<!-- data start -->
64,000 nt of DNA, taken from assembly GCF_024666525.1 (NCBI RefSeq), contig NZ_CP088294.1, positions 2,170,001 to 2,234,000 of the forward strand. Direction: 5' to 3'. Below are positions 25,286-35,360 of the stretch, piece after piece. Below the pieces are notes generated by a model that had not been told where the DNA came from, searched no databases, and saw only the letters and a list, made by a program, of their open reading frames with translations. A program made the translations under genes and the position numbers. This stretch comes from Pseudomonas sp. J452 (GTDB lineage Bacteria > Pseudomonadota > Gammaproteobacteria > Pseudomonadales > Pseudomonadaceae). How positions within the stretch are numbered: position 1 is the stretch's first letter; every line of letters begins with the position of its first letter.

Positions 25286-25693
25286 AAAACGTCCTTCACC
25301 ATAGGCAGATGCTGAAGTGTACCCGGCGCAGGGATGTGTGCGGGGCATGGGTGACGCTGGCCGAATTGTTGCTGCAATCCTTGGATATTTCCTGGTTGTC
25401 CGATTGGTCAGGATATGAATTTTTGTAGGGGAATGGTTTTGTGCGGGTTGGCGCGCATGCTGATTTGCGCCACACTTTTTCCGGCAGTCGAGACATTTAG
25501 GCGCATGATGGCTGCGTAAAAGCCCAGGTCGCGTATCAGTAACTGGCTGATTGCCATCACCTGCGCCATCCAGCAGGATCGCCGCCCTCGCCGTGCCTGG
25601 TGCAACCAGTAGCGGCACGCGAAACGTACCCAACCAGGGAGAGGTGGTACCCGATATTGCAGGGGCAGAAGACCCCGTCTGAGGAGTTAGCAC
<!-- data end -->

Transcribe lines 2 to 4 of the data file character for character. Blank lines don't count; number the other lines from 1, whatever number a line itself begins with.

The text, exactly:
Positions 25286-25693
25286 AAAACGTCCTTCACC
25301 ATAGGCAGATGCTGAAGTGTACCCGGCGCAGGGATGTGTGCGGGGCATGGGTGACGCTGGCCGAATTGTTGCTGCAATCCTTGGATATTTCCTGGTTGTC